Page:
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Apres Zumba

22 Jun


Tonight was my first Zumba class ever.

It reminded me a lot of aerobics. Combined with dance moves that don’t come naturally for people of English origin. My genes don’t take kindly to shoulder rolls, meringue, or excessive hip-shaking.They upset the natural balance of being uptight and anxiety-ridden.

But I did it anyway, and it was kind of fun.

Plus I didn’t fall down or run into anyone else, which means that I consider the experience a win for myself and a few other ladies.

I’m confident that if evaluated on my technique and/or artistry, I would have scored in the bottom decile of the class. My contribution pretty much involved bouncing around like a goofball for an hour, a few beats behind the instructor at all times, trying not to APPEAR too winded.

I was careful to position myself in the back of the room, well behind my daughter who was also in the class. Two reasons for this: Not wanting to embarrass her, and if I couldn’t see the instructor I could watch my daughter and figure out what I was supposed to be doing.

One benefit to the Zumba is that the instructor didn’t seem quite as intent as my yoga instructor on killing me during the class. I didn’t feel close to death at any time, which also gives Zumba extra points.

RIP Kurt Cobain

5 Apr

A little bit of reflection.

Eighteen years ago today, I had just finished a retreat at the Abbey of Gethsemani in Kentucky. I’ve already written about how special this place is to me, because it is where I can go to be with “God Alone.”

It was a beautiful spring, and I took the winding back roads heading north back to Ohio. It was storming a little bit, but the bright green rolling hills and blooming bulbs were beautiful as I started my drive home.

After being on the road for a few minutes, I turned on the radio and had a rude awakening back to reality: Kurt Cobain had shot himself.

I remember cursing a little bit (probably not appropriate after so much time with God) and then crying for a while–in anger. What a loss. He could have created so much more.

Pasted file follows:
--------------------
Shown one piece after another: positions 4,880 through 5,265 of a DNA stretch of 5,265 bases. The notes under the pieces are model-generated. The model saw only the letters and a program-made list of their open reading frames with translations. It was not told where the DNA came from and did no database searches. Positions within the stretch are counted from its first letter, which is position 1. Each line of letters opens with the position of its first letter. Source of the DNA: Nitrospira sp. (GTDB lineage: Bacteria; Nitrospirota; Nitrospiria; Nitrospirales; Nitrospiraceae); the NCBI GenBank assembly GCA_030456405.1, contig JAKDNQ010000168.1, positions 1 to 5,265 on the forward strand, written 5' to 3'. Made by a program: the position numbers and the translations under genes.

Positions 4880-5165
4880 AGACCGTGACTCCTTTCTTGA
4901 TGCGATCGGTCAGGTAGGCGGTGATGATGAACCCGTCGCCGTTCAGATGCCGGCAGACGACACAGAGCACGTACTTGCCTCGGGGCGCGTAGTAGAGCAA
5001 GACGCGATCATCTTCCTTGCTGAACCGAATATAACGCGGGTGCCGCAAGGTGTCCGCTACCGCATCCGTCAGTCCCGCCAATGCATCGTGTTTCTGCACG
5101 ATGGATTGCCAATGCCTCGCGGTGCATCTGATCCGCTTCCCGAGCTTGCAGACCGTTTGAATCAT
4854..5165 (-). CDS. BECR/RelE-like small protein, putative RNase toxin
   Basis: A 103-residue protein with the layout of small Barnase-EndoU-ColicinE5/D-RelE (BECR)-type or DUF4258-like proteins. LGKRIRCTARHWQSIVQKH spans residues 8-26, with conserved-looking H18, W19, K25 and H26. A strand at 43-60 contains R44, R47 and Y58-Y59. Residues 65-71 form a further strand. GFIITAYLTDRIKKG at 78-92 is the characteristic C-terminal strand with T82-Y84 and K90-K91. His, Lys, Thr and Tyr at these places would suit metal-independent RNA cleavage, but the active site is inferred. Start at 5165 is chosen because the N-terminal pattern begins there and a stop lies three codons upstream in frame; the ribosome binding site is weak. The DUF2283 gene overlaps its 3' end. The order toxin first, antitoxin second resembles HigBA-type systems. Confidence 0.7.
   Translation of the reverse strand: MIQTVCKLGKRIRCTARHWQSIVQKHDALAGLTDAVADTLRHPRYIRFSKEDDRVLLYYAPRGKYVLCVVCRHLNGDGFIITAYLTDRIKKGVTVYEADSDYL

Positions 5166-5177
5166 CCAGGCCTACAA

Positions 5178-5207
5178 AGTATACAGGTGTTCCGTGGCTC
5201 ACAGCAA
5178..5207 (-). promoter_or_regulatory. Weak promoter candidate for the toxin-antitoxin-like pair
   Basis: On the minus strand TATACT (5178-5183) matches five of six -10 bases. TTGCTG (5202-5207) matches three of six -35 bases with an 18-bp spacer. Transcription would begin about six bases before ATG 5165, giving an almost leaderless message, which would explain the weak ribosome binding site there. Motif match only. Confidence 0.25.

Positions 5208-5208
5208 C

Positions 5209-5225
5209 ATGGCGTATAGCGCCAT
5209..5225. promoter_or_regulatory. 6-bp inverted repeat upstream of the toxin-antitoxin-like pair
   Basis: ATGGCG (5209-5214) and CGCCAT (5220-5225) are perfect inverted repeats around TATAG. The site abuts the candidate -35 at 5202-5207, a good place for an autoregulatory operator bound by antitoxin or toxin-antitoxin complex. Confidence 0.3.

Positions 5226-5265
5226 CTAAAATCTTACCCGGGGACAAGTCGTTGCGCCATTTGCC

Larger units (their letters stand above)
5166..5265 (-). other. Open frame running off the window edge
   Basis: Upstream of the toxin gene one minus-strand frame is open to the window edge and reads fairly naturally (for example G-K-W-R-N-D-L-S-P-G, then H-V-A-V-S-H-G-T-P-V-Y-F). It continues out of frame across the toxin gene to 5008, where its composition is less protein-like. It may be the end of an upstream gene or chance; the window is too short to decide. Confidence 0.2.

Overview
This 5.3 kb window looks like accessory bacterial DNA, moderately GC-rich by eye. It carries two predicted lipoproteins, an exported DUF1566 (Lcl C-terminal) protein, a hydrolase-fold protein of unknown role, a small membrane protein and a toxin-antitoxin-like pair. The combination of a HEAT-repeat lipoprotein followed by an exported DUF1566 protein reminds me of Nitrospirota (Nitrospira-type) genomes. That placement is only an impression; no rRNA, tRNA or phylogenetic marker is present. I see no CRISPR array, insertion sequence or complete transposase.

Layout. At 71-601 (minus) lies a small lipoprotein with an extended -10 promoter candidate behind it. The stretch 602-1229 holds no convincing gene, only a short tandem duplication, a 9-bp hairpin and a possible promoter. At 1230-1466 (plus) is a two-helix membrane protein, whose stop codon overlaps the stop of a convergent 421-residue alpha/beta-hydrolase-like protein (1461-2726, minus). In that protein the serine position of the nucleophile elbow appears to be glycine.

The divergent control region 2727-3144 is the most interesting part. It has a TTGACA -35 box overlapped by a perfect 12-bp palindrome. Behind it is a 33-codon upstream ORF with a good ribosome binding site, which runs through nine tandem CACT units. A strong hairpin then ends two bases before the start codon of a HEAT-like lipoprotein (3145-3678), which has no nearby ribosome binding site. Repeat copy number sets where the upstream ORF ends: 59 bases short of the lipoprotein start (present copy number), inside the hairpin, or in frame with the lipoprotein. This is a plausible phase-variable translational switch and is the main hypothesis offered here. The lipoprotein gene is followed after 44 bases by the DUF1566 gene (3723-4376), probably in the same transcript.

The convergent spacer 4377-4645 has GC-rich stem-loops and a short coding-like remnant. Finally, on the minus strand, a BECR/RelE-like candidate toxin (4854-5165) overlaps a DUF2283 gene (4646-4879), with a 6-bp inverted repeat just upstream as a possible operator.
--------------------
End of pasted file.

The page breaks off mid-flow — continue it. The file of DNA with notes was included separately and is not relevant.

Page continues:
It hit close for me because I was the same age as him at the time (27), and because I appreciated the music. Cobain was no musical genius, by his own admission, and he wasn’t the best singer or musician. But he put things together in the right way, for the time. He learned about catchy melodies from the Beatles, and combined that with drastic changes in volume that highlighted his band’s talents.

If he were still alive today, he’d be a great producer.

Addiction, mental illness, and the nasty results on mind and body. A lot has already been said about this.

Today’s a good marker for my generation. It is through luck and hard work that we can celebrate life and fulfill the potential we had when we were young. Not everyone has the personal capability to do this–by their own choosing or because of demons they cannot control. Many live but just get by, never being everything they could be.

Rest assured that I’ll play some Nirvana today to remember Kurt Cobain’s accomplishment. Even though he cut it short at the tender age of 27, his life was a blessing to many. “In Bloom” indeed…rock on wherever you are, K.C.

The Black Keys

11 Dec

Image: Pixomar /

I rarely get the chance to go to concerts, so when I do it had better be worth my money and time. March 4, The Black Keys are coming to Columbus, and I am going with someone who likes them as much as I do and is willing to pay what I paid to scalpers for great seats. Who’s in?

Since I started playing guitar again, I’ve become more interested in the band. My guitar teacher knows the guy who is their recording studio technician. They record on tape (analog), not digitally, which makes their raw sound even more “real.”